Sex after Zika: Men should use condoms for 6 months – US health body

© Yasoyoshi Chiba
Men diagnosed with the Zika virus should wait at least six months before having unprotected sex, US health authorities said. The advice was less strict for women, who only have to wait eight weeks before attempting conception.

New guidelines from the Centers for Disease Control and Prevention specifies the length of time the virus can live in semen, as well as how long those trying to get pregnant should wait. 

“Semen collected from a third man with Zika virus infection had virus particles … at 62 days after fever onset,” the document states.
CDC added that it has reported “six laboratory-confirmed cases of sexually transmitted Zika virus disease.”

“Based on these data, men and their female partners should wait to attempt conception until the risk for sexual transmission is believed to be minimal. Men who have had a diagnosis of Zika virus disease should wait at least six months after symptom onset before attempting conception.”

The health watchdog added that women “with possible Zika virus exposure should be advised to wait at least eight weeks after the last date of exposure before attempting conception.”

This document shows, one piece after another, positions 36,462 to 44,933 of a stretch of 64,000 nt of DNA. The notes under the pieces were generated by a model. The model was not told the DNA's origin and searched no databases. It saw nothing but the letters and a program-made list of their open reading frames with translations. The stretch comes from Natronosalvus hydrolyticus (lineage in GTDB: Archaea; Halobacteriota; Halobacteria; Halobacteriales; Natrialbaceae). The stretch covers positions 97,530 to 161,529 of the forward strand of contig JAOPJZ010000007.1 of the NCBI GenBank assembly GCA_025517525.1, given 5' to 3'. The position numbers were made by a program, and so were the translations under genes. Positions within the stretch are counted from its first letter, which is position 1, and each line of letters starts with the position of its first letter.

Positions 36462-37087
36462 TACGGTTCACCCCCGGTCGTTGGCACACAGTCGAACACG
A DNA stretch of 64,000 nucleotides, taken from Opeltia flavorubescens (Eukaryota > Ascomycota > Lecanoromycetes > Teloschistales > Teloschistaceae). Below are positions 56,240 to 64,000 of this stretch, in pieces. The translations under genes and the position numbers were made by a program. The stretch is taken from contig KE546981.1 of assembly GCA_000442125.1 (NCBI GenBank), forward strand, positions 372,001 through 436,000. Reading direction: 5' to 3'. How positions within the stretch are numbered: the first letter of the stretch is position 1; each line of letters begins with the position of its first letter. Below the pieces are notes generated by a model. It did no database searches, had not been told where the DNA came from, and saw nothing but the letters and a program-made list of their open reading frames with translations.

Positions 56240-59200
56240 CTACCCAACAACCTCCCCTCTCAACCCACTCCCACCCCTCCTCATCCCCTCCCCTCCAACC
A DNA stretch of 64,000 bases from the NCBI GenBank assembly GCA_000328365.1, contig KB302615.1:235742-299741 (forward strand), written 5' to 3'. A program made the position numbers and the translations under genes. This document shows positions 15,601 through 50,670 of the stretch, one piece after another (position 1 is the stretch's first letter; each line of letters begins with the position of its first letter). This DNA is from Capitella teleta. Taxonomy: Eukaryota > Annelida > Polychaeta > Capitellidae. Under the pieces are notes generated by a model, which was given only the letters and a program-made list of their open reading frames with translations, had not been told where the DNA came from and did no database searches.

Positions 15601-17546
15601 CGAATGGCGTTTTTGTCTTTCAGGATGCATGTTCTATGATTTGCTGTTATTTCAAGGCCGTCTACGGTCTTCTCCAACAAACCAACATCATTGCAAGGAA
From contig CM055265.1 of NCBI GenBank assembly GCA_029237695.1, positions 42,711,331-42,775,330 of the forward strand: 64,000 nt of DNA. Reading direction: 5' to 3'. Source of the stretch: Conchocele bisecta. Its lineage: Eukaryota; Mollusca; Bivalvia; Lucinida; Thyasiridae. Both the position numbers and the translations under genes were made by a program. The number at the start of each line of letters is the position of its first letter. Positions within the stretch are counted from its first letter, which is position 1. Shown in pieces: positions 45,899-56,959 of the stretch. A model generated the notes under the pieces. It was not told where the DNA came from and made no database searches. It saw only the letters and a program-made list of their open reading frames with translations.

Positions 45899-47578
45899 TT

“Health care providers should provide information on available strategies to prevent unintended pregnancy, including use of the most effective contraceptive methods that can be used correctly and consistently.”

Originally discovered in Africa in the 1940s, the relatively new disease first appeared in Brazil in May of 2005, according to the Centers for Disease Control and Prevention (CDC). The new recommendations contain a broader range of suggestions on how to avoid becoming infected with the disease.

The US mainland has seen 273 confirmed Zika cases, 19 of which acquired through sexual contact, the CDC said. Zika could be a bigger problem for those living off of the mainland, however. The New York Times reports that Puerto Rico has registered at least 317 confirmed Zika cases. Although the advice to use contraception as protection against Zika may be helpful for some, it may not prove helpful for the island’s estimated 138,000 women who do not want to get pregnant, but have no access to birth control or contraception.